The ECJ delivers its judgment in Arsenal v Reed
The conclusions of the ECJ in its Arsenal v Reed judgment delivered earlier today are of crucial importance for brand owners engaged in merchandising. The effect of the judgment will be to make it easier for them to prevent the sale of "unofficial" merchandise bearing their trade marks.
Background and issues
The case concerned the sale by Mr Reed of football souvenirs and memorabilia bearing the words "Arsenal", "Gunners" and the cannon and crest logos. These are all registered trade marks belonging to the well known English football club, Arsenal F.C. Mr Reed has been selling these goods from stands in or near the Arsenal football ground in Highbury, London for over 30 years. He has always made clear, most recently by the use of a sign at his stalls, that the goods are "unofficial". Arsenal made various attempts to stop Mr Reed from trading, and in 1999 sued him for trade mark infringement and passing off.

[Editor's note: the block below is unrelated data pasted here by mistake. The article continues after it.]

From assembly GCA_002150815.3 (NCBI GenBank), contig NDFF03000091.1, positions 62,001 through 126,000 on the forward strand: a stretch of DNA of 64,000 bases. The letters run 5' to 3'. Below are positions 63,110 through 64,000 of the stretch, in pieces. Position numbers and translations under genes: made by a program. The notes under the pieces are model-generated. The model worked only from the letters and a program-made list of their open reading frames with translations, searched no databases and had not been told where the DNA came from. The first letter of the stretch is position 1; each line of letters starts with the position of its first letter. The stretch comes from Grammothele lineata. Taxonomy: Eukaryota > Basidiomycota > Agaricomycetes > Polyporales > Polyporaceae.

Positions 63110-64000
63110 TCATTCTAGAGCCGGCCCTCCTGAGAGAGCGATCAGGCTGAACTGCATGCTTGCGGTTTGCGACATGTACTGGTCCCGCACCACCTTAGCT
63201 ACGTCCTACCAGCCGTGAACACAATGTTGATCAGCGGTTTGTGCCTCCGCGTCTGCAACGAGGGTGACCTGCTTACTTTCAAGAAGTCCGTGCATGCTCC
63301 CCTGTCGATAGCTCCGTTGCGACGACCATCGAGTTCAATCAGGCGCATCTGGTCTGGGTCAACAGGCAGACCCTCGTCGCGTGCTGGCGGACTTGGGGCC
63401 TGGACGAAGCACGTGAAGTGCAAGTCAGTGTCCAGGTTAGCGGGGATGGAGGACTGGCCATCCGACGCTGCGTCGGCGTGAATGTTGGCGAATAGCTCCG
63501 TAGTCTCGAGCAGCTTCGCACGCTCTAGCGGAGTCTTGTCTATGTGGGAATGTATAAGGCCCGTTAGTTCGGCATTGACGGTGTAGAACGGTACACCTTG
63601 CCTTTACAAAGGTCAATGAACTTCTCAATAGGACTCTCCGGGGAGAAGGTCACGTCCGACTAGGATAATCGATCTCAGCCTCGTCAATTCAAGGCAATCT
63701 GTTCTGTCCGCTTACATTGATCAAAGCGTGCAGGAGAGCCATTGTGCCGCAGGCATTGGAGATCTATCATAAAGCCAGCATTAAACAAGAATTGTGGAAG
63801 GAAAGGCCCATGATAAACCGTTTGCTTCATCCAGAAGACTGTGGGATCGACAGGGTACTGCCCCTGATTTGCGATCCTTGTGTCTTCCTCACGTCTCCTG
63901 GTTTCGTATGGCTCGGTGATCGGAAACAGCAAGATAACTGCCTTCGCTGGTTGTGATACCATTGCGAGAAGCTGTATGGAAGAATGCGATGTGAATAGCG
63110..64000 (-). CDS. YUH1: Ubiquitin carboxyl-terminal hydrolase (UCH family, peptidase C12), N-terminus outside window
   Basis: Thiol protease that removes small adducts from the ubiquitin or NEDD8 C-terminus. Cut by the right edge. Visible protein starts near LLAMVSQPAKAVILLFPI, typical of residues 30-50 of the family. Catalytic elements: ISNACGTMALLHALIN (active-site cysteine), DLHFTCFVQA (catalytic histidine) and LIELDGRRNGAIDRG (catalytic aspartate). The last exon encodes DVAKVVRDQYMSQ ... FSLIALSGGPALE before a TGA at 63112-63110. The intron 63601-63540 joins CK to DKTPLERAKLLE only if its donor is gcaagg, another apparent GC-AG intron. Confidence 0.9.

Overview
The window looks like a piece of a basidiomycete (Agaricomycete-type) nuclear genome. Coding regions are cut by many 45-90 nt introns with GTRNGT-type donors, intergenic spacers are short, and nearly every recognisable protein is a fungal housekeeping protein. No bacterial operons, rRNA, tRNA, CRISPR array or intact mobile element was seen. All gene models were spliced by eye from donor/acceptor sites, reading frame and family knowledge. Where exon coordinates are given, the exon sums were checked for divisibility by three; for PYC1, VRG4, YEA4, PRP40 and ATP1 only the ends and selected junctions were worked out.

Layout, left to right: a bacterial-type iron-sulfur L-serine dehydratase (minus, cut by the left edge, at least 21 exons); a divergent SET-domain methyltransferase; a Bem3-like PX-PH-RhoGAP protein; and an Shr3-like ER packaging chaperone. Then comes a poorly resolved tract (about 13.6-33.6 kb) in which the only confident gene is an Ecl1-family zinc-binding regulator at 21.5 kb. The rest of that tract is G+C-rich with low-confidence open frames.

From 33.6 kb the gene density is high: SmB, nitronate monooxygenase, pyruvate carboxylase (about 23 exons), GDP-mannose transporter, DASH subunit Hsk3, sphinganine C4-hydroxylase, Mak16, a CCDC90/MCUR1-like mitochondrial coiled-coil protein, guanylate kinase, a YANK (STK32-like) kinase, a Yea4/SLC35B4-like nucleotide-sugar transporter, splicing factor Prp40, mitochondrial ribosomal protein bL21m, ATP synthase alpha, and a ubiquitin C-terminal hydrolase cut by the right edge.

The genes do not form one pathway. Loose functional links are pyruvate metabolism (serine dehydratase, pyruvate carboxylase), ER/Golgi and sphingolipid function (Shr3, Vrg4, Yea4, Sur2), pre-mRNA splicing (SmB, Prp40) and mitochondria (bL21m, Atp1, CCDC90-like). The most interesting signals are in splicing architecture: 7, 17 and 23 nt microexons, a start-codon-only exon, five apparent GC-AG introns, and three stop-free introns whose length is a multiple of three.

Arsenal alleged trade mark infringement under section 10(1) of the Trade Marks Act 1994 (corresponding to Article 5(1)(a) of the Trade Marks Directive) - that is, use by Mr Reed of signs identical to its registered trade marks for goods identical to those in respect of which it registered the marks.
The case came before Laddie J in the High Court. As far as the trade mark infringement allegations were concerned, the legal question that Court had to consider was whether any use of a registered trade mark is unlawful, or whether only "use as a trade mark" could be prevented by a trade mark owner. By "use as a trade mark" the High Court meant use of the mark to indicate that the merchandise came from the trade mark owner, in this case Arsenal. Mr Reed argued that the trade marks on his merchandise are used as "badges of allegiance" to the football team, rather than to indicate that the goods originate with Arsenal.
Laddie J found that the use of the marks by Mr Reed was as "badges of support, loyalty or affiliation", and that this use did not fall within the parameters of "trade mark use" as outlined above. However, given the uncertain state of the law, the High Court made a reference to the ECJ.
The ECJ judgment
The ECJ was firmly of the view that under Article 5(1)(a) of the Trade Marks Directive (and section 10(1) of the Trade Marks Act), a trade mark owner is entitled to prevent only use of a sign which affects the trade mark's function of guaranteeing to consumers the origin of the...